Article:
Two things need to be said about Michael Massing's account of the work we did last year in behalf of aid to the Nicaraguan resistance {"The Rise and Fall of 'Ollie's Liberals,' " Outlook, June 28}.

First, it was refreshing to see us accurately described as "liberals." One of the current misfortunes of liberalism and Democratic politics is the widespread but mistaken assumption that if you are willing to countenance armed resistance to a Marxist-Leninist police state in Central America, you must be a right-winger. But most of the leaders of the Nicaraguan resistance do not consider themselves conservatives, and the rank and file of the fighters are mostly campesinos whose politics have a democratic and populist hue. Their struggle is one that American liberals can support, and there is a significant group that does.

Mr. Massing is quite wrong, however, in his insinuation that our efforts were conducted at the behest of the Reagan administration. In one paragraph, he even recaptures a style of argument that has not been in fashion since the political scares of a generation past:

"The group's activities highlight the extent to which foreign policy-making in the Reagan administration has been delegated to private individuals. On the military front, people like Richard Secord and Albert Hakim helped set up a covert arms network. In the political sphere, Cameron and his colleagues built congressional support."

The import of this is that the work any of us did in supporting assistance to the resistance was done at the behest of the Reagan administration (it was "delegated" to us); that it somehow violated the rules or spirit of the democratic process (we were part of a "private," i.e., secret network); and that it is fair to associate our efforts with the arms dealing network of Richard Secord and Albert Hakim.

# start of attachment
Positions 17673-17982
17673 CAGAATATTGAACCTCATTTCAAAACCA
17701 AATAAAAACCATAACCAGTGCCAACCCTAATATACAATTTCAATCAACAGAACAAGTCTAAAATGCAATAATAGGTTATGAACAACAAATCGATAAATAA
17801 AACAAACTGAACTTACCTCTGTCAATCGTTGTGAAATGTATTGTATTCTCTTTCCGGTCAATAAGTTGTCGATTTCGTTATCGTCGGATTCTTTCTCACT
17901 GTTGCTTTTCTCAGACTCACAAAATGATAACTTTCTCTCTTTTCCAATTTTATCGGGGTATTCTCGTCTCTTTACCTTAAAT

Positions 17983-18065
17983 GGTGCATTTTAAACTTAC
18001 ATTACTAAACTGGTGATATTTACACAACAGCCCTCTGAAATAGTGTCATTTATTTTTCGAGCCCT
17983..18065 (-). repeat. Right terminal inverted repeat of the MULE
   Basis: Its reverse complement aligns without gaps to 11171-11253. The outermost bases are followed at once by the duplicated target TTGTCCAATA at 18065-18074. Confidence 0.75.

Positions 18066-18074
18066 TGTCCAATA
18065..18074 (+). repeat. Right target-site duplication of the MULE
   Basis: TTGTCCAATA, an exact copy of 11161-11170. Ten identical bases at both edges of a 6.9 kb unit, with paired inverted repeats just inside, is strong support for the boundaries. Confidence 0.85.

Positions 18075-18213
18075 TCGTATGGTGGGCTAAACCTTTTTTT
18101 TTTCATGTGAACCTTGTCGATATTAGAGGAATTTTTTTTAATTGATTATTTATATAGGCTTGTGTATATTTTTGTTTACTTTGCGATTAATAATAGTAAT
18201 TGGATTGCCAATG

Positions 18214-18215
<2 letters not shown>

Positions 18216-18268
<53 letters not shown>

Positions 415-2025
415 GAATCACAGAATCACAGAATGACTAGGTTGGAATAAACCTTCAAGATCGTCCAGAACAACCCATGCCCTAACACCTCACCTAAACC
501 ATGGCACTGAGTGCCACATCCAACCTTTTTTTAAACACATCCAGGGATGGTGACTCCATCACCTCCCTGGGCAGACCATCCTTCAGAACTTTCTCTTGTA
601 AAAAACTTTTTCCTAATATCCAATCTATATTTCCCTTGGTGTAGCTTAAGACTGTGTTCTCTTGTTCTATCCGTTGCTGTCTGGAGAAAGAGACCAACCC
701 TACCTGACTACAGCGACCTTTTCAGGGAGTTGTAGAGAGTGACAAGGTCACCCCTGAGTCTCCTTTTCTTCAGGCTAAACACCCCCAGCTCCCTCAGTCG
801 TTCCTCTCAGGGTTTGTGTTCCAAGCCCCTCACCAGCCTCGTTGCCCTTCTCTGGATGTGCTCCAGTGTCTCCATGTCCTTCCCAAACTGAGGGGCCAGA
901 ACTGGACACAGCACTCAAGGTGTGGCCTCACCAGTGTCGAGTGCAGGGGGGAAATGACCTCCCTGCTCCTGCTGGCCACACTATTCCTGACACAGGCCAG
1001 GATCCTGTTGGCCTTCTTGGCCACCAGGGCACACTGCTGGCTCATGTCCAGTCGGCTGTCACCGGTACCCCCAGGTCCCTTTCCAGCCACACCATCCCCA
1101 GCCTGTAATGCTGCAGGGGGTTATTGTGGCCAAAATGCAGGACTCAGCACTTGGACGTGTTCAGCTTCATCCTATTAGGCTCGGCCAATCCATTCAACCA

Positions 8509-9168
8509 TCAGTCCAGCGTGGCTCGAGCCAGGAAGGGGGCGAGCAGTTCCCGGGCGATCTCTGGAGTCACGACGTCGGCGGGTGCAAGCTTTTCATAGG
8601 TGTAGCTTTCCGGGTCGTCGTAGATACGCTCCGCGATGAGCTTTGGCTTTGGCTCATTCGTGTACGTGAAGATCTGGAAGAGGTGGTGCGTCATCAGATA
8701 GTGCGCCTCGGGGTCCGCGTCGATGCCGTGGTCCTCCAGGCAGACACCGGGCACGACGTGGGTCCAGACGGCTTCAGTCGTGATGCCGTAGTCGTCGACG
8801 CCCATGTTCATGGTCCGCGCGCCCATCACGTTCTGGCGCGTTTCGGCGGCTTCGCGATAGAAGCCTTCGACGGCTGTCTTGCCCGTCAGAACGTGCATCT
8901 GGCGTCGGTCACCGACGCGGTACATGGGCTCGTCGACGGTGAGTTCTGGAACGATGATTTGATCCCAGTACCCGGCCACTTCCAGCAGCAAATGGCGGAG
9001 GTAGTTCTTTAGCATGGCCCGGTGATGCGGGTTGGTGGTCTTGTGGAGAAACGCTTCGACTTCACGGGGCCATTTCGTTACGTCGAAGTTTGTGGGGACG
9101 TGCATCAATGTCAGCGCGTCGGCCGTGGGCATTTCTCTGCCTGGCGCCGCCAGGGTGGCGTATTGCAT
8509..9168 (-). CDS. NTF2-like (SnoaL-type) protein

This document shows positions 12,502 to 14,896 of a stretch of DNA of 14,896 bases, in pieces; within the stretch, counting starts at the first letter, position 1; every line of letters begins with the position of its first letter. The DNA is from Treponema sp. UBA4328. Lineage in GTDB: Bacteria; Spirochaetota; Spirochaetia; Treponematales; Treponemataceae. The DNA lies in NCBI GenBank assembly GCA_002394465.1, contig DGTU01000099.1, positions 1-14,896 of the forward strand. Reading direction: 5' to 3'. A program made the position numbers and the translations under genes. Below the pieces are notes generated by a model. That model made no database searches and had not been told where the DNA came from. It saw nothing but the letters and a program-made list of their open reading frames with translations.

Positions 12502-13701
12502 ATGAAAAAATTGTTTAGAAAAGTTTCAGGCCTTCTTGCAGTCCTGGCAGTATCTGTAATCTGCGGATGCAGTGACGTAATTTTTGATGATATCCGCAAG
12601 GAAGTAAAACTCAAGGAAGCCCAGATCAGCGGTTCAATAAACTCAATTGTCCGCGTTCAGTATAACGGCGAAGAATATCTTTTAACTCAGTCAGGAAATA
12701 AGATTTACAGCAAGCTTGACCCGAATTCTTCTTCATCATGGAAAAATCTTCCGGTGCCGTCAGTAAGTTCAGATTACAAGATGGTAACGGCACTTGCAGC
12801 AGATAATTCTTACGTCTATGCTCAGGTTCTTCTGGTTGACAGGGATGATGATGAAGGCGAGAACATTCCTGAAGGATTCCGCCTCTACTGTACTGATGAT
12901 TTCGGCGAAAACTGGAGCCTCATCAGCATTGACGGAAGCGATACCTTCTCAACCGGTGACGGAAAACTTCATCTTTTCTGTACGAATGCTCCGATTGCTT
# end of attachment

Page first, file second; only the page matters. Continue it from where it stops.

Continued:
All this, to put it gently, is nonsense. Each of us was involved in one way or another with the struggle for democracy in Nicaragua and elsewhere in Central America before the election of Ronald Reagan. We each believe and have argued publicly that the resistance can succeed in Nicaragua only if the United States supports it openly by legal, democratically accepted means, and that such a policy must have firm bipartisan support in Congress.

We have, inevitably, cooperated at some junctures with the Reagan administration. And we have opposed the administration vigorously at others. We were pleased that there was a substantial group of Democrats in Congress who joined in shaping and voting for a Central American policy that included aid to the resistance.

We have had significant disagreements among ourselves about aspects of U.S. policy in Central America, and probably will when these issues come before Congress once again. But on one point we do agree: there are people in Central America engaged in a brave and honorable struggle for the rights and the dignity of the democratic way of life. They are fighting brutal and tenacious opponents: an anti-democratic right that employs death squads, corruption and economic coercion, and an extremism of the left that is planting on this continent the harsh practices and imperial ambitions of contemporary totalitarianism.

Concern about abuses of our democratic system in the conduct of foreign policy and how these can be prevented is a necessary thing. But the present atmosphere can also, if care is not taken, produce abuses of another kind. The policy differences that arise from the moral and strategic crisis we confront in Central America should be settled on their merits, not by distorting and defaming the motives or activities of one's opponents. BRUCE CAMERON PENN KEMBLE ROBERT LEIKEN Washington